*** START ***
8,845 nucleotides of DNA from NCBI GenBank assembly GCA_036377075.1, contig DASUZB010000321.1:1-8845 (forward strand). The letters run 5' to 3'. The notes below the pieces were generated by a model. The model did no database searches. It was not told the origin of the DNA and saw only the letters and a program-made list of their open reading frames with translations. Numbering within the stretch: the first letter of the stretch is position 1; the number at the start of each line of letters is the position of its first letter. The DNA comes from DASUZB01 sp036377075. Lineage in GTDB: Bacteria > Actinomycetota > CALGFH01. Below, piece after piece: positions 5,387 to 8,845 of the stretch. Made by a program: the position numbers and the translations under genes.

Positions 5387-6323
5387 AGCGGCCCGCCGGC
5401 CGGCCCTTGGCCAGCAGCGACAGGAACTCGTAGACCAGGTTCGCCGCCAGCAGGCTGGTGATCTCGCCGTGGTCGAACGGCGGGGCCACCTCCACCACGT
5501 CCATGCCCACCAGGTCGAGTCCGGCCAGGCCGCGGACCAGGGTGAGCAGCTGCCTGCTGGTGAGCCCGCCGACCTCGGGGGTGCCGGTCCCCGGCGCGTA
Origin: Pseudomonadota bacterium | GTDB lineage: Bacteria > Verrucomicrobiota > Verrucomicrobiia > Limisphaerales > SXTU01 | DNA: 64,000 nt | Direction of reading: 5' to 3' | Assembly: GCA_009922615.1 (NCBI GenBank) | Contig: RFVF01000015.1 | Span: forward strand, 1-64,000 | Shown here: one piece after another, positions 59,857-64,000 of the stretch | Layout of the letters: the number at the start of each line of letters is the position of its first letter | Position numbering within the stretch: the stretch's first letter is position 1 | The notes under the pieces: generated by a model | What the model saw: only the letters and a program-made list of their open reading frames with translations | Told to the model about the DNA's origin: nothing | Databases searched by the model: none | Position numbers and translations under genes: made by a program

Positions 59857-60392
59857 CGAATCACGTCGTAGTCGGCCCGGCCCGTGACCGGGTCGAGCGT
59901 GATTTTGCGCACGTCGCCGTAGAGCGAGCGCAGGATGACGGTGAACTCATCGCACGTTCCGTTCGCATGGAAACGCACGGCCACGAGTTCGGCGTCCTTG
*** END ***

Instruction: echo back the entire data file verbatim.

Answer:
8,845 nucleotides of DNA from NCBI GenBank assembly GCA_036377075.1, contig DASUZB010000321.1:1-8845 (forward strand). The letters run 5' to 3'. The notes below the pieces were generated by a model. The model did no database searches. It was not told the origin of the DNA and saw only the letters and a program-made list of their open reading frames with translations. Numbering within the stretch: the first letter of the stretch is position 1; the number at the start of each line of letters is the position of its first letter. The DNA comes from DASUZB01 sp036377075. Lineage in GTDB: Bacteria > Actinomycetota > CALGFH01. Below, piece after piece: positions 5,387 to 8,845 of the stretch. Made by a program: the position numbers and the translations under genes.

Positions 5387-6323
5387 AGCGGCCCGCCGGC
5401 CGGCCCTTGGCCAGCAGCGACAGGAACTCGTAGACCAGGTTCGCCGCCAGCAGGCTGGTGATCTCGCCGTGGTCGAACGGCGGGGCCACCTCCACCACGT
5501 CCATGCCCACCAGGTCGAGTCCGGCCAGGCCGCGGACCAGGGTGAGCAGCTGCCTGCTGGTGAGCCCGCCGACCTCGGGGGTGCCGGTCCCCGGCGCGTA
Origin: Pseudomonadota bacterium | GTDB lineage: Bacteria > Verrucomicrobiota > Verrucomicrobiia > Limisphaerales > SXTU01 | DNA: 64,000 nt | Direction of reading: 5' to 3' | Assembly: GCA_009922615.1 (NCBI GenBank) | Contig: RFVF01000015.1 | Span: forward strand, 1-64,000 | Shown here: one piece after another, positions 59,857-64,000 of the stretch | Layout of the letters: the number at the start of each line of letters is the position of its first letter | Position numbering within the stretch: the stretch's first letter is position 1 | The notes under the pieces: generated by a model | What the model saw: only the letters and a program-made list of their open reading frames with translations | Told to the model about the DNA's origin: nothing | Databases searched by the model: none | Position numbers and translations under genes: made by a program

Positions 59857-60392
59857 CGAATCACGTCGTAGTCGGCCCGGCCCGTGACCGGGTCGAGCGT
59901 GATTTTGCGCACGTCGCCGTAGAGCGAGCGCAGGATGACGGTGAACTCATCGCACGTTCCGTTCGCATGGAAACGCACGGCCACGAGTTCGGCGTCCTTG